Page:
Repairing the “leaky bucket”: Kellogg alum Dan Gingiss publishes book on customer experience

Dan Gingiss headshot for his book publication

Photo courtesy of Dan Gingiss

Customer experience speaker and Kellogg alum Dan Gingiss. He released “The Experience Maker: How to Create Remarkable Experiences That Your Customers Can’t Wait to Share” in September.

Jenna Wang, Reporter

When one man’s pet cat died, he didn’t think anyone could resonate with his grief. 

That was until he reached out to the pet company, asking if he could return his unused pet food. The man not only received a full refund, but also a bouquet with a note expressing condolences.

Customer experience speaker and author Dan Gingiss (Kellogg ’02) tells this true story in his latest book, published in September, as an example of how customer experience can help companies stand out from their competitors. 

His book, titled “The Experience Maker: How to Create Remarkable Experiences That Your Customers Can’t Wait to Share,” explores how companies can retain their existing customers and rethink their approach to marketing. 

Years of experience working in corporate America with companies like McDonalds, Discover and Humana inspired the book, Gingiss said. 

“One of the most effective ways of teaching both as a speaker and an author is by storytelling,” Gingiss said. “My hope is that by sharing all of those examples, I inspire people to think a little bit differently and to go to work tomorrow and say, ‘Why have we always done it this way? How can I be a force of change?’” 

Gingiss said any company can improve the customer experience by focusing on the best asset they already have: existing customers. 

Too often, he notices companies lose customers almost as quickly as they attract them, in a phenomenon known as the “leaky bucket.”

“If you cannot compete on price, and you cannot compete on product, the only thing left is competing on customer experience,” Gingiss said. “When we create remarkable experiences for our customers, they spend more, they stay with us longer and they refer others to us so they actually become our best marketing and sales team.” 

Ann Handley, digital marketing expert and best-selling author, also agreed in the forward of the book.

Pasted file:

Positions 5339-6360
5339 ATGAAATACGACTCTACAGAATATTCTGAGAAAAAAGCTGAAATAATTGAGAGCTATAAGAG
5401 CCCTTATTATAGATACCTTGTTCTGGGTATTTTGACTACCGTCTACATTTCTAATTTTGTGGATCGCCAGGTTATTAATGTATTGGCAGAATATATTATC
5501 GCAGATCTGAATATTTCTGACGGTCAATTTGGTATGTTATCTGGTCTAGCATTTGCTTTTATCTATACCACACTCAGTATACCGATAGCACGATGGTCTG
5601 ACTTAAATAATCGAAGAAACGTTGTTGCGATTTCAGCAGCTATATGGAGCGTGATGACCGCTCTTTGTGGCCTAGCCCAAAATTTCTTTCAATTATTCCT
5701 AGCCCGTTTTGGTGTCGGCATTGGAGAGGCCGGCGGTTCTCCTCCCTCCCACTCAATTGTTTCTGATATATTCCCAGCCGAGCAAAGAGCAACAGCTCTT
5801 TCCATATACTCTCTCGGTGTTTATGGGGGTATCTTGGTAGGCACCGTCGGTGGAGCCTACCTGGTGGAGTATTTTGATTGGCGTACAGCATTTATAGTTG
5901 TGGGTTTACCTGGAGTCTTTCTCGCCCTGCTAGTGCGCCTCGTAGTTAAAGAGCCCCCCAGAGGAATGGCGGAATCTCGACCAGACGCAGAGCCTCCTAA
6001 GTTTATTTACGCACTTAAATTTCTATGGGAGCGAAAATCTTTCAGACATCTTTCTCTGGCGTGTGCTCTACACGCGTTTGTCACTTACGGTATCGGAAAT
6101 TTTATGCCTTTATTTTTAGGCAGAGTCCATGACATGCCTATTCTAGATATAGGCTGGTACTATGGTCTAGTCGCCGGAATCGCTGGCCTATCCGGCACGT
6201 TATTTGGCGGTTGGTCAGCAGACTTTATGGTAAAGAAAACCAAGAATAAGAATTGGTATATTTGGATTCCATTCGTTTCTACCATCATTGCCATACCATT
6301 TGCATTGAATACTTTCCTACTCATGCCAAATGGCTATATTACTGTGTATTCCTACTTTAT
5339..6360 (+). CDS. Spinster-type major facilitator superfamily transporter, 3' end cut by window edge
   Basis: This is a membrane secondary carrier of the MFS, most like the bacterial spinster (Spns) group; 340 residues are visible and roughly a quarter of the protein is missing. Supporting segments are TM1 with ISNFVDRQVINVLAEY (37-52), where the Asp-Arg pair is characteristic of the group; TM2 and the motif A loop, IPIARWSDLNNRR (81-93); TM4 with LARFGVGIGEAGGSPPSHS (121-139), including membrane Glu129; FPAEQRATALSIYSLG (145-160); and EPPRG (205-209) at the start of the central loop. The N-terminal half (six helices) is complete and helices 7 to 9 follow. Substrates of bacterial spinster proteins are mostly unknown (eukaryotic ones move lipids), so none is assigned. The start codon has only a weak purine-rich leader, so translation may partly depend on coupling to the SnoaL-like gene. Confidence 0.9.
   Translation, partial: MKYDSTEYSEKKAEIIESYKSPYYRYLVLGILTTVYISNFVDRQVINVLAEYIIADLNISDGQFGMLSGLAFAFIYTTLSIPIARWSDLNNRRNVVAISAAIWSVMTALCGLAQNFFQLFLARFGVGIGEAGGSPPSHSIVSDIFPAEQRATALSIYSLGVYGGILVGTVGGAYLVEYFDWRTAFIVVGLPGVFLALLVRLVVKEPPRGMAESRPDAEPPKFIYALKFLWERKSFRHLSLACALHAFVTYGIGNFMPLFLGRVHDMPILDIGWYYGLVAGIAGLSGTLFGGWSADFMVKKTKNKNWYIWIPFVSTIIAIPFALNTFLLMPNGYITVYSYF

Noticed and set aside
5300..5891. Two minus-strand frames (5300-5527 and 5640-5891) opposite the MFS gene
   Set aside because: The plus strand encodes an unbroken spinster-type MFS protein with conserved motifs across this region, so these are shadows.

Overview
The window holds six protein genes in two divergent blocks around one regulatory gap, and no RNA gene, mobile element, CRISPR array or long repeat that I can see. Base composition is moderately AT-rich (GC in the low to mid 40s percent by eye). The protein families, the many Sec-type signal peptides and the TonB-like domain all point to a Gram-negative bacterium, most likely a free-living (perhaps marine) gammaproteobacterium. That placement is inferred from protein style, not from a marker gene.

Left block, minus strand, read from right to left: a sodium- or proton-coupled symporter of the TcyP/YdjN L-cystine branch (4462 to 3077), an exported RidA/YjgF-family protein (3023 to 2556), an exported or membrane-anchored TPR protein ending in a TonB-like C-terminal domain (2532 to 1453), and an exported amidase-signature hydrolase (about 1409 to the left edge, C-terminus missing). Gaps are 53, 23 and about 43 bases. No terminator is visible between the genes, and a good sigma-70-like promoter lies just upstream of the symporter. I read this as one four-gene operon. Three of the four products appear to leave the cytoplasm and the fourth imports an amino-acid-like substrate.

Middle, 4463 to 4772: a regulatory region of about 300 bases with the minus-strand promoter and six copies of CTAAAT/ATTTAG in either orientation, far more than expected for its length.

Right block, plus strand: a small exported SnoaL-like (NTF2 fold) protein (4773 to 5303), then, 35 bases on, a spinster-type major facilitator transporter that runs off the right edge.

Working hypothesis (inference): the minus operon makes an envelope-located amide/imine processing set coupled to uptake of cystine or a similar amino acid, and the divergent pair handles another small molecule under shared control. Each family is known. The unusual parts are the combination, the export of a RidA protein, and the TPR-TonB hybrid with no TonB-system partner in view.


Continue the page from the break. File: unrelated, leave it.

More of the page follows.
She wrote she believes the best way to create such a personalized experience is to focus on the customer’s perspective. 

“‘Customer empathy’ gets tossed around a lot in marketing,” Handley wrote. “But ultimately, it’s about not just stepping into your customer’s shoes, but also walking in them through your own business.”

Bryan Kramer, an executive business coach who has worked with Gingiss on private coaching, took advice from Gingiss’s book to rebuild his website. 

He particularly focused on integrating customer experience through the language and imagery of his website. 

“(Gingiss) thinks of customer experience as the new marketing,” Kramer said. “As he launched his book into the world, it’s just made an even bigger impact on what he’s able to do now.”

Gingiss said much of his work stems from his days at the Kellogg School of Management, where he took his first marketing class. But out of 11 required core credit classes, Gingiss left Operations for last. The class revolved around how organizations could structure their processes to support strategic objectives. 

“I was convinced I was going to hate it,” Gingiss said. “And Operations not only turned out to be one of my favorite classes, (but) I actually turned it into one of my majors at Kellogg. That really started and ignited my love for customer experience.” 

As the world of marketing and customer experience continues to change, Gingiss said he encourages companies to be more responsive in the social media space. He believes it’s the only marketing channel of its kind where people can “talk back.” 

Especially among younger consumers, Gingiss said he has noticed a desire for corporations to recognize their consumers as not just buyers, but real people who care about certain issues. 

“If I’m going to spend my hard earned dollars with a brand, I want to know what they stand for,” Gingiss said. “I want to know what social issues are important to them. I want them to respond to me when I have a question. I want them to recognize me as a customer, not just as an account number.”

This attention toward the individual customer separates the most successful companies from the rest, Gingiss said. 

But if readers of his book take away anything, Gingiss hopes that one golden rule will stick. 

“Treat your customers like you like to be treated as a customer, and you will never go wrong,” Gingiss said. 

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Twitter: @jennajwang

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